IPTV is still more promise than payoff for most of the handful of Asian service providers who have deployed it, according to delegates at a forum in Hong Kong.
This year’s IPTV Forum Asia conference focused on recent IPTV rollouts in Japan, South Korea and China. But so far, it’s slow going for all three markets.
Korea’s three IPTV services from KT, SK Broadband and LG Dacom have racked up less than 1.5 million subscribers between them in the last year. In Japan, Hikari TV – the IPTV offering from NTT, the country’s biggest broadband operator – has just 760,000 subscribers, and may hit one million by March. Meanwhile, China had three million IPTV users as of August 2009.
(For comparison purposes, Frost & Sullivan is calling Asia’s IPTV subscriber count at 9.4 million for 2009 – which is 51% higher than last year, and still makes APAC the second-largest IPTV region after Western Europe).
A lot of the barriers remain the same – government regulations and broadcasters/content owners playing hardball have held back IPTV rollouts in plenty of Asian markets until the last 12 months or so.
IPTV is also still plagued by the usual negatives, according to Hee Sul Park, chairman of the policy planning committee for the Korea Digital Media Association – inconsistent QoS, slow channel change and low interactivity (especially compared to marketing).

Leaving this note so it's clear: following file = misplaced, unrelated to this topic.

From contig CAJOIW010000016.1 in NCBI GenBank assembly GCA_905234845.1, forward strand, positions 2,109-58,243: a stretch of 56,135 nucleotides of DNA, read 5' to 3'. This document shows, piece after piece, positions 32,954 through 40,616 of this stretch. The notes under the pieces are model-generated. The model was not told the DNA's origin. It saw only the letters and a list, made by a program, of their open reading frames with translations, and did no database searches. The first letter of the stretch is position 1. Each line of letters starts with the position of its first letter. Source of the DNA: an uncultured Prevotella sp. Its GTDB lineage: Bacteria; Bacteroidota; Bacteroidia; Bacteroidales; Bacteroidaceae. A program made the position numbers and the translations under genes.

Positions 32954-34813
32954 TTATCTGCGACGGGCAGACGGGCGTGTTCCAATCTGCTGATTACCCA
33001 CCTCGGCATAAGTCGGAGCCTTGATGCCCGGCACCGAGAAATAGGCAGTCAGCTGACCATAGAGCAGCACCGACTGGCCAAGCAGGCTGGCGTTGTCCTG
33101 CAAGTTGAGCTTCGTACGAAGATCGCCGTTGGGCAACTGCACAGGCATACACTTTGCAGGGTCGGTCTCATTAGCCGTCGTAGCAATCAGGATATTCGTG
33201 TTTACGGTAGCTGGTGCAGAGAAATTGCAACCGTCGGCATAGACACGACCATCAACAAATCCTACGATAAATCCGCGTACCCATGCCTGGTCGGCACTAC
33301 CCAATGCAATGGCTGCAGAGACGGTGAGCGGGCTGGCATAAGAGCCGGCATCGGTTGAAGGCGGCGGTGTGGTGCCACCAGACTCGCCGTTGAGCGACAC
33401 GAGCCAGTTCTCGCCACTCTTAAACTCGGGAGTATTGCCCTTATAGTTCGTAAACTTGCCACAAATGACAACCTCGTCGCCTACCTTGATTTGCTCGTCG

And then there’s the customers themselves, said Ahn Sung-Jun, VP of LG Dacom’s myLGtv business division. “It’s difficult to change viewing habits that have been cultivated for 40 years, but this is what IPTV has to do.”
Operators have been trying to do that with tactics such as targeted ads, catch-up TV and interactive services like shopping. Yet for all that, IPTV is still perceived as too similar to cable TV in consumers’ eyes.
Interestingly, IPTV even has mobile TV as a competitor in Japan, said Masamitsu Nakamura, GM of planning for the BBTV promotion department of Softbank BB. “Mobile TV is spreading fast because people don’t pay for content but they buy devices that can receive free content, and they watch a lot of mobile TV at home.”
Noticeably, revenue earnings did not come up. ARPUs did, but the numbers were mixed. Pay-TV ARPU in Japan is $37. In Korea, it’s $6.00. China ranges anywhere from $3-10 for IPTV (compared to $1-2 for CATV).
Standardization remains a chief hurdle as well. Shanghai Media Group CTO Bobby Lee noted that it’s “still troublesome to get one vendor’s STB to work with another vendor’s headend.”
And that’s just the equipment. In terms of software and middleware, the Open IPTV Forum (OIPF) has been sorting through specs from a couple of dozen other standards bodies, from the DLNA, W3C and HGI to the Broadband Forum, 3GPP, OMA and ITU to enable common UNIs, home gateway integration and other features that will give IPTV the value-add it needs to distinguish itself from the rest of the pay-TV pack.
But as OIPF president Yun Chao Hu said, “Creating specs is easy. Convincing the industry to use them is much more difficult.”
Still, IPTV players aren’t giving up just yet, and are banking on the future with new services like HDTV, 3DTV, multiscreen initiatives that bundle mobile more tightly into the fold, and B2B services targeting corporates, schools and government departments.
Still, it won’t come cheap. Sebastian Lee of KT’s Media Business Unit said that Korea’s IPTV players will be investing $3.7 billion in IPTV – with $1 billion alone going to “contents” – by 2012.